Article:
The Road Safety Authority has called for research into why there are huge county-by-county variations in the rate of court convictions for drink driving.
A third of drivers prosecuted for drink driving avoid a conviction, figures released to independent TD Tommy Broughan reveal.
Kildare had the highest rate of conviction, where 85% of motorists before the courts were successfully prosecuted, compared to the lowest in Co Waterford (44%).
Other conviction rates include Cork (74%), Dublin (57%), County Louth (55%) and Kerry (61%).
The figures also revealed that while 9,205 people were convicted of drink-driving offences since the beginning of 2017, three-quarters of these did not produce their licenses in court and may not have received penalty points as a result.
Susan Gray, chair of the Promoting Awareness Responsibility and Care (FARC) road safety group said this was a cause for concern.
“By law, a person is summoned to court on penalty point offences and may be disqualified in court,” she told RTÉ Radio's This Week programme.
“It is crucial that they are instructed to hand up their license on conviction so that the courts can record the license number and send that to the Road Safety Authority and the Minister for Transport to input into the National Vehicle and Driver File database so that when the gardaí stop a driver at the side of the road, they will know by looking at the driver's license and scanning it, how many penalty points that driver has had, and if that driver has been disqualified in court, but if the license number is not recorded, then they will be unaware,” she said.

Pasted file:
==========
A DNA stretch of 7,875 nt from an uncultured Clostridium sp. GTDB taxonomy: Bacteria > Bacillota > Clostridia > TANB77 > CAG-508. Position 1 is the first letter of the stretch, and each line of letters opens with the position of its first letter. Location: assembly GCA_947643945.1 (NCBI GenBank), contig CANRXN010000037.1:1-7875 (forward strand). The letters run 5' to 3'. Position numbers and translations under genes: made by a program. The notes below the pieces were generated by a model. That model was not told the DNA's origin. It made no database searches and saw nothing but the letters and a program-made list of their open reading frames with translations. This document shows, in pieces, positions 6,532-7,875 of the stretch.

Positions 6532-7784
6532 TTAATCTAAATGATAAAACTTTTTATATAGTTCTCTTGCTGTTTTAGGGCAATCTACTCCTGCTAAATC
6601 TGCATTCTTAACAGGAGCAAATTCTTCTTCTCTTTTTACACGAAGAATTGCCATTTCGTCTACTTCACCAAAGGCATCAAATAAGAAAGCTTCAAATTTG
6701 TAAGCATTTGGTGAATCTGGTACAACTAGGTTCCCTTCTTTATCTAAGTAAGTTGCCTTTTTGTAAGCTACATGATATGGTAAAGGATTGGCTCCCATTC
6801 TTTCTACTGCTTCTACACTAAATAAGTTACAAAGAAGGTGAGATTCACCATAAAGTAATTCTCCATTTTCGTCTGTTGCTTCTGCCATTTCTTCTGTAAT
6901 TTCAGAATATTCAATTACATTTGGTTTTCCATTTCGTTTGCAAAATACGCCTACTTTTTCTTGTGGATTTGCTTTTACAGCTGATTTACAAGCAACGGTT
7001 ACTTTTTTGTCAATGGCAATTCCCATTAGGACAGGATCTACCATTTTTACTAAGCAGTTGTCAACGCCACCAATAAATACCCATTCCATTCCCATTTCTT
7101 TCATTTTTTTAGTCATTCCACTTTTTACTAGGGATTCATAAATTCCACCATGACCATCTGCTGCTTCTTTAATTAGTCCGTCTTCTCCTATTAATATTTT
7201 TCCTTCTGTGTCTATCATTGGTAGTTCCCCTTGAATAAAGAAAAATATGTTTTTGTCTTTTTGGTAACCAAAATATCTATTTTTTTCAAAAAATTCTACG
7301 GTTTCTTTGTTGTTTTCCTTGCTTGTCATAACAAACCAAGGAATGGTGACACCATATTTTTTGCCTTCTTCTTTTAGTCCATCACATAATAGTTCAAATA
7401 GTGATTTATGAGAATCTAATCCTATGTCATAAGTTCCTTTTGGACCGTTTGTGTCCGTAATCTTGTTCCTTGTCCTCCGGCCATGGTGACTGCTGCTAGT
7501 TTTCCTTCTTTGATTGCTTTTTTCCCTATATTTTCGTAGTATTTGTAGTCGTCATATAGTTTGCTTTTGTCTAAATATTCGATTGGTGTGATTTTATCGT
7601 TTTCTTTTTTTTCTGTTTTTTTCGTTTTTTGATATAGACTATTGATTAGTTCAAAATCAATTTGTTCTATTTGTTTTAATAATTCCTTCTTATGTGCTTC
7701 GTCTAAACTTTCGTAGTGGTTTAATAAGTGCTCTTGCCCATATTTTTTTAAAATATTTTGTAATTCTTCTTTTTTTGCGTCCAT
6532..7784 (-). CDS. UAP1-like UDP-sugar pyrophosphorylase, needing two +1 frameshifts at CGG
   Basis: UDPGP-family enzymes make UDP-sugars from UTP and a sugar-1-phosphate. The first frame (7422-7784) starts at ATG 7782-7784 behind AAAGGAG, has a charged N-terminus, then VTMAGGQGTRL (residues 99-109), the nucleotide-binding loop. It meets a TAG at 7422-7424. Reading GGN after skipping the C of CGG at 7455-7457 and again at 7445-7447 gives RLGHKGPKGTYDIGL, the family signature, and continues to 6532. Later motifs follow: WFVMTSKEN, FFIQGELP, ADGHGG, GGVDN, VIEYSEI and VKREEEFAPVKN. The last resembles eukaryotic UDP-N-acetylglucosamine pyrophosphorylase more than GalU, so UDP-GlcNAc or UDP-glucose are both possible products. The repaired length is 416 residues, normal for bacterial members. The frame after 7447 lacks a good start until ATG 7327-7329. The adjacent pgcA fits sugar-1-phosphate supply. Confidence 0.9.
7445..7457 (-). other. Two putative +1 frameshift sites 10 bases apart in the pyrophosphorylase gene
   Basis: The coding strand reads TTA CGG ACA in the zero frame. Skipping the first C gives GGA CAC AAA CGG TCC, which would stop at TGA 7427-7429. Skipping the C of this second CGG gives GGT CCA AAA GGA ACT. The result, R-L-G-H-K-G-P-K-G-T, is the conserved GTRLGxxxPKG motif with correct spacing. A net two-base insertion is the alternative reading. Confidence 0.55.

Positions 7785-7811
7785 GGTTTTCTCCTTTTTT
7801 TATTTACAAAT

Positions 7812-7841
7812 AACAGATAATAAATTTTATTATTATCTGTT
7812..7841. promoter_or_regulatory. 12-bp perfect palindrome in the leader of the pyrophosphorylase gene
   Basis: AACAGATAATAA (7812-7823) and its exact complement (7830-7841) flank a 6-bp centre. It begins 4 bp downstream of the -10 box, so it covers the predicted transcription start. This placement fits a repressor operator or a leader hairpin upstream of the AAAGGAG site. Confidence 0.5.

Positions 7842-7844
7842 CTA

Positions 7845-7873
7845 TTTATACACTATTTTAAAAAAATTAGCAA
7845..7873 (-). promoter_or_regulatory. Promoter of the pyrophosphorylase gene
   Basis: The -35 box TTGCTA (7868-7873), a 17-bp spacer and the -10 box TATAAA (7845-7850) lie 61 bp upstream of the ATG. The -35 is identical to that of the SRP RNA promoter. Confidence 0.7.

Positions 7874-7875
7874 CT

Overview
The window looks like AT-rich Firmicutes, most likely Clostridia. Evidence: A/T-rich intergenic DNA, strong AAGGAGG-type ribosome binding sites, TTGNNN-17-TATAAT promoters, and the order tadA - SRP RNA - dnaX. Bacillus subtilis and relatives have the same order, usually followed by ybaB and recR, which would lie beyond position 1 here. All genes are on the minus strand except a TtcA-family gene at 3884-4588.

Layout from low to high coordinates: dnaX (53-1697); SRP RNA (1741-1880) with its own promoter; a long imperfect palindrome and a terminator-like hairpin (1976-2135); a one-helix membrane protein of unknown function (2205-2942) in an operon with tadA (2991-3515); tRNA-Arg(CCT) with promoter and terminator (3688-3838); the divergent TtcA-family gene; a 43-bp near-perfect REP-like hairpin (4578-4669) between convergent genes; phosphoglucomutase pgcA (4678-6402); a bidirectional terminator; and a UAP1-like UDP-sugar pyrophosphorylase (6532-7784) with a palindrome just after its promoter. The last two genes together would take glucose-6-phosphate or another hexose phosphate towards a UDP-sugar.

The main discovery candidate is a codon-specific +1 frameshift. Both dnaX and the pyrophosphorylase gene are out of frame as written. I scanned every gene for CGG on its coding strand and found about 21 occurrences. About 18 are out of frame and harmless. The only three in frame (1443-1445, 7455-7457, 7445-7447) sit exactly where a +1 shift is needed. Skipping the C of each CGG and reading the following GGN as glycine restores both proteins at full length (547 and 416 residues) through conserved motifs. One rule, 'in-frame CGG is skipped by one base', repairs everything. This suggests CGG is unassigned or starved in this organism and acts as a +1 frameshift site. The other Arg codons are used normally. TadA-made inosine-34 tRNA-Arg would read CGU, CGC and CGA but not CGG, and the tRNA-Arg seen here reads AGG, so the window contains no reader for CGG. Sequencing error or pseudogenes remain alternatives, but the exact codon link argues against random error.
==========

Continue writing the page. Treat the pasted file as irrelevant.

Speaking on the same programme, solicitor Evan O’Dwyer said the varying rate of drink driving convictions by county may be due to the fact that each case is different.
“I suppose there's no methodology really, that you can apply to this type of prosecution in the way that perhaps you might be able to apply for speed detection prosecutions,” he said.
Each drink driving charge, when it comes before the courts, is entirely based upon its own facts. And those vary, depending on the motorist, depending on the Garda, depending on the detection.
“So for instance, a motorist can be detected while driving with excess alcohol in their system, by reference to a garda checkpoint, by reference to a road traffic accident, by reference to a third party telephoning in about erratic driving, or by the gardaí's own detection.
“So in the normal course, when you're looking at statistics of road traffic convictions, such as you would have in speeding type offences, you have, in that situation. You have a standard template detection, prosecution, trial before a judge and an outcome. So the consistency or the veracity of the information is a lot more credible than perhaps it might be if you're looking for a common theme when it comes to likes to drink driving,” he said.
Courts Service chief executive Brendan Ryan told RTÉ that the courts do not record the reasons why cases are dismissed or struck out.
He said there may be a range of reasons, such as the prosecuting garda did not attend court, the prosecuting garda applied to have the matter struck out for reasons such as they had evidence that another motorist was driving the vehicle, the defendant provided evidence that proved to the court that he/she should not be convicted of the charge, or that the judge wasn't satisfied that the case against the accused was proved beyond all reasonable doubt.